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Fast Company has a fascinating story about new and groundbreaking studies being done by medical researchers, using "insights gathered from customers of 23andMe, the Google-backed company that makes a direct-to-consumer genetic test kit. Perhaps best known for its battles with regulators over its consumer genetics test in 2013, 23andMe has quietly expanded its business to include brokered access to its database of more than 1 million people’s DNA.

"Everyone who uses the company's $199 test kit receives a request to participate in research. If they agree, their health data is added to a separate database. With 80% of customers consenting, the company has amassed a health data gold mine - and researchers are eager to study it."

23andMe, the story says, "is one of a growing number of companies that are developing consumer-friendly tools for researchers, although it is one of a small number focused on genomics. Large academic hospitals like Stanford Medicine and Duke are currently using Apple's ResearchKit to collect health information via iPhones. Fitbit is also investing in this area: Researchers are increasingly incorporating its step and heart rate data into large population health studies."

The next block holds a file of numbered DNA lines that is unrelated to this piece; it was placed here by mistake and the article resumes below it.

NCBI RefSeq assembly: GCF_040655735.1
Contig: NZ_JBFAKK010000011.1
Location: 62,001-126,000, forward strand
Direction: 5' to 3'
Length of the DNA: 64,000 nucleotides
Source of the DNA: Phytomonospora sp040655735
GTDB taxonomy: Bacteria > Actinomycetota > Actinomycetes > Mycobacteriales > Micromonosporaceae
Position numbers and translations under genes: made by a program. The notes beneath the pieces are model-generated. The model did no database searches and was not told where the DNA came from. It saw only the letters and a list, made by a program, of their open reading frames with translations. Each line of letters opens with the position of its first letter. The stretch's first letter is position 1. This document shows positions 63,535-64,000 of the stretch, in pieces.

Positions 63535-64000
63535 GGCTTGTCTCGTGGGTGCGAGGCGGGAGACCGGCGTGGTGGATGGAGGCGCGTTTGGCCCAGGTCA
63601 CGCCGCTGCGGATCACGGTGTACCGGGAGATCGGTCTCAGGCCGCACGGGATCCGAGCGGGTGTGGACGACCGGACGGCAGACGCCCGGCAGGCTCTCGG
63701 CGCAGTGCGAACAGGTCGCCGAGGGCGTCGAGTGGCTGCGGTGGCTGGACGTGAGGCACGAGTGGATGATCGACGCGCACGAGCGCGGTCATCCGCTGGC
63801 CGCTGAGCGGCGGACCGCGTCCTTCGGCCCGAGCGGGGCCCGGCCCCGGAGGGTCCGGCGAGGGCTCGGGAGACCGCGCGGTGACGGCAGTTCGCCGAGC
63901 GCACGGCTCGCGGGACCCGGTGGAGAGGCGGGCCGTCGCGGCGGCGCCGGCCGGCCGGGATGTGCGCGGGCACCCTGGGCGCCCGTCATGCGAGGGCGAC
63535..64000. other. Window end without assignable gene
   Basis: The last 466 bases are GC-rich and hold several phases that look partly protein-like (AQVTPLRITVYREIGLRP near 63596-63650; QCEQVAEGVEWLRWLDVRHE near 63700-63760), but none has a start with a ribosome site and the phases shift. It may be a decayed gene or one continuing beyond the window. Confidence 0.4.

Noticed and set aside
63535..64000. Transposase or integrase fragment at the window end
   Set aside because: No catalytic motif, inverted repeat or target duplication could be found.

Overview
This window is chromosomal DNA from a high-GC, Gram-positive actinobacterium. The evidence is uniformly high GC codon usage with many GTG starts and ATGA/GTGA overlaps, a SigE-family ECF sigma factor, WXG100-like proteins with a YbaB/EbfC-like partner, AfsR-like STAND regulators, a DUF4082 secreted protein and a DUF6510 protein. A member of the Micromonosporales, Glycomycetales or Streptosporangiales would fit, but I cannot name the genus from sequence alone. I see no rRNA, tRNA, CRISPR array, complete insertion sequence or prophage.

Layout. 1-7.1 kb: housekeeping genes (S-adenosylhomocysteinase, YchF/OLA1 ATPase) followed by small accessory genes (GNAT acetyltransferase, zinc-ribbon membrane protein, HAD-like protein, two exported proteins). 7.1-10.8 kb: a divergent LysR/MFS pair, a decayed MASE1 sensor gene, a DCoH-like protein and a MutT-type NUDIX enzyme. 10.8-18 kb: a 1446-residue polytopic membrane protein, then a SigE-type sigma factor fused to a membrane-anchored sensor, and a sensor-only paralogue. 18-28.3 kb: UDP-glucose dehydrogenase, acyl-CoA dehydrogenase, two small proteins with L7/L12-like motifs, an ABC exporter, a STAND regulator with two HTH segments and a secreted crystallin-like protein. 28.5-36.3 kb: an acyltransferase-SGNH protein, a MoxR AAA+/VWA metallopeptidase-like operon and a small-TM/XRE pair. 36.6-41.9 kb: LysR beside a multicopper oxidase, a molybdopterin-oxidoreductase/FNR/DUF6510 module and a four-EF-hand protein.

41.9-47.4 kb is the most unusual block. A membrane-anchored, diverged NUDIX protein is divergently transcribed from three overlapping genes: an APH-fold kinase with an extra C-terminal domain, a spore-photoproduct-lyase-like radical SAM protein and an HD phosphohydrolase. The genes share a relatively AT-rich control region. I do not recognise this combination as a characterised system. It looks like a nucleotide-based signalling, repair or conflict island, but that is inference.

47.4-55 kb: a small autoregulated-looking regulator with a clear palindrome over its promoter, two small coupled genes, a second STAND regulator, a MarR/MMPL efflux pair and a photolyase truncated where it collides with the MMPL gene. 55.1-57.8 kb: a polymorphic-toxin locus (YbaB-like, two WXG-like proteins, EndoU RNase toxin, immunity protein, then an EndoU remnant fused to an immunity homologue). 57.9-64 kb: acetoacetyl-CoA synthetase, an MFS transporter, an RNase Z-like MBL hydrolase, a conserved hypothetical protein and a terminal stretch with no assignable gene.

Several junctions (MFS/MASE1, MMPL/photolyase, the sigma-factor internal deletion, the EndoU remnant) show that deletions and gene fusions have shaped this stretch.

There are issues associated with this trend. One is the accuracy of the data being accumulated by companies based on surveys; people don't always answer truthfully about things like weight and alcohol consumption, for example. Another emerging issue is whether consumers providing personal data to companies ought to be compensated for their participation, especially since these companies potentially can reap a financial bonanza from the results of some of these studies.

But the larger point that retailers - especially those who are putting any sort of stake in the ground with a health-and-wellness play - need to think about is the amount of data that is being generated that allows for the creation of new products and services. Some of this information inevitably will lead to products and services that they can/will carry on their shelves. And, in the broadest sense, retailers need to emulate the strategy of compiling data, compiling data, and then compiling more data ... and then customer-designing their stores to match what they know their customers want and believe their customers desire.

Great piece in Fast Company, and you can read it here.
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